Article

Plant and Soil

, Volume 142, Issue 2, pp 211-219

First online:

Variations in 15N abundance in a forest fertilization trial: Critical loads of N, N saturation, contamination and effects of revitalization fertilization

  • P. HögbergAffiliated withSection of Forest Science, Department of Ecological Botany, University of Umeå
  • , C. -O. TammAffiliated withSection of Forest Science, Department of Ecological Botany, University of Umeå
  • , M. HögbergAffiliated withSection of Forest Science, Department of Ecological Botany, University of Umeå

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Abstract

15N abundances of current needles of Norway spruce collected during 23 yrs of a forest fertilization experiment were studied in order to follow ecosystem gains and losses of N. Unlabelled ammonium nitrate at four rates (N0–N3), phosphorus at three rates (P0–P2), and potassium plus other elements including micronutrients at two rates (K0–K1), had been applied to plots in a complete factorial design. Nitrogen had been applied annually at average rates of 0, 34, 68 and 102 kg N ha-1 yr-1. Tree growth had responded positively to additions of N, but the response was remarkably more positive to the N2P2K1 treatment.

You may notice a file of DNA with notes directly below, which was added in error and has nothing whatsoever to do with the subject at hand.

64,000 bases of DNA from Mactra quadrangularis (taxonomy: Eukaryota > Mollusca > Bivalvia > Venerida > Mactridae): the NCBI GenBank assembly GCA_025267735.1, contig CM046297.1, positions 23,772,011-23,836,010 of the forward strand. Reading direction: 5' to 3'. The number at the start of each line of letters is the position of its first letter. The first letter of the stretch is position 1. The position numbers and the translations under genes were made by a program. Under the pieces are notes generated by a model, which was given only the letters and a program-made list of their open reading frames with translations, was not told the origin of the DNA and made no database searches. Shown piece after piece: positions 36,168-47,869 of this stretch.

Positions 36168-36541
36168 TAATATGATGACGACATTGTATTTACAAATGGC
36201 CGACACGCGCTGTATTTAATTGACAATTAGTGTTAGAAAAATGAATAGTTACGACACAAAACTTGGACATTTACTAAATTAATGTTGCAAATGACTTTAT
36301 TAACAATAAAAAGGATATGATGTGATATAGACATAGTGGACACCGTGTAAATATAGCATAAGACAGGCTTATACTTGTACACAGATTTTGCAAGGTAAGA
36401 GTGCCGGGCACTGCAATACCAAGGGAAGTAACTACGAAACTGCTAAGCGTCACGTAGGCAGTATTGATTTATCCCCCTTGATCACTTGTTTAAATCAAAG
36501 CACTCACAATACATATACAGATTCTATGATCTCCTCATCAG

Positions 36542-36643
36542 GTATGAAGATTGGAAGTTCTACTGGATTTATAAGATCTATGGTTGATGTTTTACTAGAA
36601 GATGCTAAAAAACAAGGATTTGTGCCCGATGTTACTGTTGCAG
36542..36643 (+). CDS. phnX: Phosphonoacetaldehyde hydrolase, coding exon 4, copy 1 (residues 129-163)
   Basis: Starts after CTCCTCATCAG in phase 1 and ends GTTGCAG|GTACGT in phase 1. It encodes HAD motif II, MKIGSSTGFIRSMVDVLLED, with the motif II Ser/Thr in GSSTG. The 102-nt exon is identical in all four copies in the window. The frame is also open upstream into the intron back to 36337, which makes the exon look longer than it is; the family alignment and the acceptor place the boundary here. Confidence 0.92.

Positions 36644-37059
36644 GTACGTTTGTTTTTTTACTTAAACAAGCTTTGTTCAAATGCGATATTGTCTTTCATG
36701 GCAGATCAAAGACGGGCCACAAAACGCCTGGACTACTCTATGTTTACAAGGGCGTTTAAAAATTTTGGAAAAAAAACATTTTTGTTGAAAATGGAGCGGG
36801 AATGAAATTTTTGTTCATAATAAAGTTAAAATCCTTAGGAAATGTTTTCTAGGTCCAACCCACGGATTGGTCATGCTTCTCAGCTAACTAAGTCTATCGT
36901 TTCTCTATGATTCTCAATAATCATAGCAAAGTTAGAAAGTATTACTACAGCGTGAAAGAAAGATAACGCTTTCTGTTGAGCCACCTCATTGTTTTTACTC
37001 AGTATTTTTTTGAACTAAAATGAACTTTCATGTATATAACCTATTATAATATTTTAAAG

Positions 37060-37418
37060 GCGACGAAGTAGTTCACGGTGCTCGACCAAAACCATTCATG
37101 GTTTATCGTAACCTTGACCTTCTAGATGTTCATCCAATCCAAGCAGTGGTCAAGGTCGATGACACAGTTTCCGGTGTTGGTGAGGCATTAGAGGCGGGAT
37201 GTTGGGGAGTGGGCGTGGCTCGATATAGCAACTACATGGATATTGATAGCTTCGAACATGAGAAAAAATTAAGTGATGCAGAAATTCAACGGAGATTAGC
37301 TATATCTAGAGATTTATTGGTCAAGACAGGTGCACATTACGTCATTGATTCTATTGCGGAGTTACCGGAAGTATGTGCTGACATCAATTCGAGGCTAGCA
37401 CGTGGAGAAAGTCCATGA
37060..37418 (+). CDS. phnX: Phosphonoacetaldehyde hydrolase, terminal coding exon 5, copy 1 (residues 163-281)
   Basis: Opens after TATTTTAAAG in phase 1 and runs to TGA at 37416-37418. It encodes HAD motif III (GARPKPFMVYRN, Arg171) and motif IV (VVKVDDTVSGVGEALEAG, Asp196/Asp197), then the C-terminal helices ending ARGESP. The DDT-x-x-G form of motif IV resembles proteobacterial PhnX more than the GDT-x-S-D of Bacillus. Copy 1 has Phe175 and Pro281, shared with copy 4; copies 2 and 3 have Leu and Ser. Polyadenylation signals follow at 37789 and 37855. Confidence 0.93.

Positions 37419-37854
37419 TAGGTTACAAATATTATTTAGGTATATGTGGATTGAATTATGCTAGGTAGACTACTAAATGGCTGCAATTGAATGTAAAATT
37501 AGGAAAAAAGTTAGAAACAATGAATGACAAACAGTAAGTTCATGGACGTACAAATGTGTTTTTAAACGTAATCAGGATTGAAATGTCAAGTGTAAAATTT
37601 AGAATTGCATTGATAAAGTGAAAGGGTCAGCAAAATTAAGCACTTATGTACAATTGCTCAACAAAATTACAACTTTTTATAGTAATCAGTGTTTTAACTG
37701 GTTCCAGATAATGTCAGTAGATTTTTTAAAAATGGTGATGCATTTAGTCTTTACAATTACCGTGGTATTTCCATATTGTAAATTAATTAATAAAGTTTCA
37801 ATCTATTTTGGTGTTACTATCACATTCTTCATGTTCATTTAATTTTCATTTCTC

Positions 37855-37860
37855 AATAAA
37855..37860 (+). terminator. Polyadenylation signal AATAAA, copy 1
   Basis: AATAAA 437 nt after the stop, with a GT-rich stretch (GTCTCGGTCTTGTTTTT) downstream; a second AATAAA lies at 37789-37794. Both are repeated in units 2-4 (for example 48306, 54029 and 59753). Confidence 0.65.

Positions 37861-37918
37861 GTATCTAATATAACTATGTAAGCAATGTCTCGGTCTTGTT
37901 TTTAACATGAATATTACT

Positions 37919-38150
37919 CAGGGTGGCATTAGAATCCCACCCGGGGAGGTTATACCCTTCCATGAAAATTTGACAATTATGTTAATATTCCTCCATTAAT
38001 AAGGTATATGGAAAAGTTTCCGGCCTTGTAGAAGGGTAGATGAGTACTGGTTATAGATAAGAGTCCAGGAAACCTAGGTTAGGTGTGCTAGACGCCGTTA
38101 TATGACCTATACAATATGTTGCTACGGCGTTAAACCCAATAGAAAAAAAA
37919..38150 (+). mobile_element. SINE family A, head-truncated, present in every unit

In N1 treatments, δ15N (‰) declined over time. This was consistent with an earlier study, and should reflect a change in 15N abundance towards that of fertilizer N (minus discrimination during uptake), which in turn means accretion of most of the N added. As in the earlier study, in which N3 plots lost most of the N added, the present N3 plots showed an increasing δ15N (‰). This pattern was not significantly affected by additions of P and K plus other elements, although a weak negative effect of P on N accretion was indicated, i.e. there was a tendency δ15N (‰) to be higher when P was added. This, and another recent result based on an N budget, shows that so-called revitalization fertilization may well increase growth of trees, but also promotes losses of N from the ecosystem. As in the previous study, a decline in δ15N (‰) on control plots provided evidence of contamination. Given a removal of 100 kg N ha-1 at stem harvest and a leaching of 2 kg N ha-1 yr-1, our data on 15N suggest that a load of 9 kg N ha-1 yr-1 would saturate the ecosystem after 100 years. This load is only about twice the annual deposition at the site.

Key words

15N forest decline nitrogen deposition revitalization fertilization